According to Brasscom (Brazilian Association of Informational and Communication Technology Companies), roughly 53k IT graduates enter the market each year. High-demand technology skills are increasingly integrated into the academic curriculum, and universities encourage students to develop a result-driven mindset to meet the US and global demands.

In addition, top-notch global multinationals like IBM, Microsoft, Infosys, and Unisys outsource operations to Brazil, creating a pool of professionals already adapted to international models. And if that wasn’t enough, IBM recently announced its program to bridge the skill gap in the tech arena.

The company will train 30 million people of all ages for future technology jobs by 2030 through 170 partnerships with universities and other entities. Brazil is one of the 30 countries that will benefit from the initiative. “This will help democratize opportunity, fill the growing skills gap, and give new generations of workers the tools they need to build a better future for themselves and society,” said IBM Chairman and CEO Arvind Krishna.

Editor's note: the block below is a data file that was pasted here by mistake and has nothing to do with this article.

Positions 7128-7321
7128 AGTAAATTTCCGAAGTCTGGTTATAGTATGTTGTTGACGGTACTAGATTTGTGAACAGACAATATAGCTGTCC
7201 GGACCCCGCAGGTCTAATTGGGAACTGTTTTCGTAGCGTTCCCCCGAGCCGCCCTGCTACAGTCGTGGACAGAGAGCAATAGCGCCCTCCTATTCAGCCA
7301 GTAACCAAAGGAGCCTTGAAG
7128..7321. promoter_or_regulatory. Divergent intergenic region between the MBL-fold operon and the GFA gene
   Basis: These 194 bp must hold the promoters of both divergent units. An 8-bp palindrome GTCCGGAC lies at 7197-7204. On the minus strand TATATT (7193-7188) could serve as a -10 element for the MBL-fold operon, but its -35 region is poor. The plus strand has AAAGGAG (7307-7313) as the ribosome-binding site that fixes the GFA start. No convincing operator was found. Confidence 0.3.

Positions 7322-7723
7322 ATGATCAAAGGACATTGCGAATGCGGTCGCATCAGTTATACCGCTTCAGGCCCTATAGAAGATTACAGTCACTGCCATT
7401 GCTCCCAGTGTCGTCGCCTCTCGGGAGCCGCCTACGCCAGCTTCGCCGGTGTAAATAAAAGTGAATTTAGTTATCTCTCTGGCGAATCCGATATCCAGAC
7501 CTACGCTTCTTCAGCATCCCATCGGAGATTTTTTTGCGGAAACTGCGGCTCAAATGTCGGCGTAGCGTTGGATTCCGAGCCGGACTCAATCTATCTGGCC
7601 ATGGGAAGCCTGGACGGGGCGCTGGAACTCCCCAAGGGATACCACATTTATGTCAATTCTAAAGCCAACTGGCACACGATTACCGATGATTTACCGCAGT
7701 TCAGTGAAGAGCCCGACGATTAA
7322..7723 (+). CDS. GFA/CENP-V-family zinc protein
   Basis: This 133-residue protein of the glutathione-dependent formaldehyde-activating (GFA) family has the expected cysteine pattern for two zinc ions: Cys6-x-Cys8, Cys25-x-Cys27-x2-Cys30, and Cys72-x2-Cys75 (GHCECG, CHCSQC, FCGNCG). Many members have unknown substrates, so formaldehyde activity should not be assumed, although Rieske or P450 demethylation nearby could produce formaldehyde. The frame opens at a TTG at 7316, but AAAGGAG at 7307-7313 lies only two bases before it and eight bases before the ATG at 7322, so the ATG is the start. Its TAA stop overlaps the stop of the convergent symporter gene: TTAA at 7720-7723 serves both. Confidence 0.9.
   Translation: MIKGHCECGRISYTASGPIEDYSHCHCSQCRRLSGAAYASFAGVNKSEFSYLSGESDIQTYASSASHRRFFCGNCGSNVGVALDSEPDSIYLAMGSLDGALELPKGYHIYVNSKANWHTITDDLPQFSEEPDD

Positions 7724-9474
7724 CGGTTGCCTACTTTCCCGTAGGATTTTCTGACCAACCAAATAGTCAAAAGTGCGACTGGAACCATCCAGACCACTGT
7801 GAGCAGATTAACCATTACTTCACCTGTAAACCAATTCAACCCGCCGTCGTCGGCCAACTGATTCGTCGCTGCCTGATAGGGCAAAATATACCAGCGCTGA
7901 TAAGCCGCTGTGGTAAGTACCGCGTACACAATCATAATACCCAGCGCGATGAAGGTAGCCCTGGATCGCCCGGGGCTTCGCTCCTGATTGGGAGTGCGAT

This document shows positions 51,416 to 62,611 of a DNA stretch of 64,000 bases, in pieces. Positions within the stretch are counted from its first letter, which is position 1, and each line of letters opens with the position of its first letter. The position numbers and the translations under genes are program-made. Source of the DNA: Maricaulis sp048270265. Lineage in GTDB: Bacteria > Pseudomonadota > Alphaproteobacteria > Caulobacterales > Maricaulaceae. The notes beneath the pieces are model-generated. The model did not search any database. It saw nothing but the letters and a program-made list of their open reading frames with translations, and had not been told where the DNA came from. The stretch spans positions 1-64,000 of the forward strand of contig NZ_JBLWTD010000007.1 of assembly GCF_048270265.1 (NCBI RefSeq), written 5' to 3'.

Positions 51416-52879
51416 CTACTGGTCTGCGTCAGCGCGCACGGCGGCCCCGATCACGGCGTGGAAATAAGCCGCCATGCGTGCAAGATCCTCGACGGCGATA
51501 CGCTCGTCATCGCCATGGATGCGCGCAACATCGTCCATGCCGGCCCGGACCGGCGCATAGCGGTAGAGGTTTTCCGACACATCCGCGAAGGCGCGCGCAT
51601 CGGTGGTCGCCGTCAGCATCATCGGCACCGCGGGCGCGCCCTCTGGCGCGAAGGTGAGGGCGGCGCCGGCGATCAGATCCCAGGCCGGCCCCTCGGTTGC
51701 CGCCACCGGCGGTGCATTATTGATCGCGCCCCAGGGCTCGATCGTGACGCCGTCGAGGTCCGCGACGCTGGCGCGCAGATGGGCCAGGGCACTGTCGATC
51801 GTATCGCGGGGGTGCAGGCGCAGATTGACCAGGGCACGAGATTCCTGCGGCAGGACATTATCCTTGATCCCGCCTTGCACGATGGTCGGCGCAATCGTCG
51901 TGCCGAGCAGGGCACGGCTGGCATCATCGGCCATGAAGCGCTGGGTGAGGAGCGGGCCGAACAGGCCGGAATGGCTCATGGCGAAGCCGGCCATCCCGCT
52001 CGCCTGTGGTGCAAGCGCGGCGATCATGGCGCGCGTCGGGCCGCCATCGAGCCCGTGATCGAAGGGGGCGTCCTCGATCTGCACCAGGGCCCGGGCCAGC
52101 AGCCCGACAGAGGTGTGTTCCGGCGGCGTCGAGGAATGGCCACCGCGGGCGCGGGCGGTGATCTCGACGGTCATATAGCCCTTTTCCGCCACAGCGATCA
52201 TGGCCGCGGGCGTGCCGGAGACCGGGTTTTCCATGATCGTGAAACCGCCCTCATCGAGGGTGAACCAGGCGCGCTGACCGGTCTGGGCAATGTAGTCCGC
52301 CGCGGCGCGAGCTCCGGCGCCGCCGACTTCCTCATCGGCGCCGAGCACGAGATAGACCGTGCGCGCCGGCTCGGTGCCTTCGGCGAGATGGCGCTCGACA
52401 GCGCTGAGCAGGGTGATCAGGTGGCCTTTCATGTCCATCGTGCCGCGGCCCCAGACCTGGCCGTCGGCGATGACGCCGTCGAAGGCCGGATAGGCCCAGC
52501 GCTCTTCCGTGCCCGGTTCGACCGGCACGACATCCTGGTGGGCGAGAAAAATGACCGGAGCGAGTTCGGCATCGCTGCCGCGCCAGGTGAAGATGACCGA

A win-win transaction

Intelligent businesses always seek ways to improve their operation. Undeniably, saving money and time maintaining quality is a crucial part of that process. Sourcing talent offshore has given companies the ability to hire high-quality professionals while lowering expenses.

Although Brazil may not be the first country that comes to mind when managers think of sourcing IT professionals, it became an excellent alternative compared to global leaders like India, China, and Ukraine, due to the over-saturation of these sectors. Brazil’s market is less competitive as a relatively young sector, which guarantees access to top-notch services at a cost that benefits both parties of the hiring transaction; companies can significantly reduce their payroll while still giving candidates significant margins to negotiate competitive wages.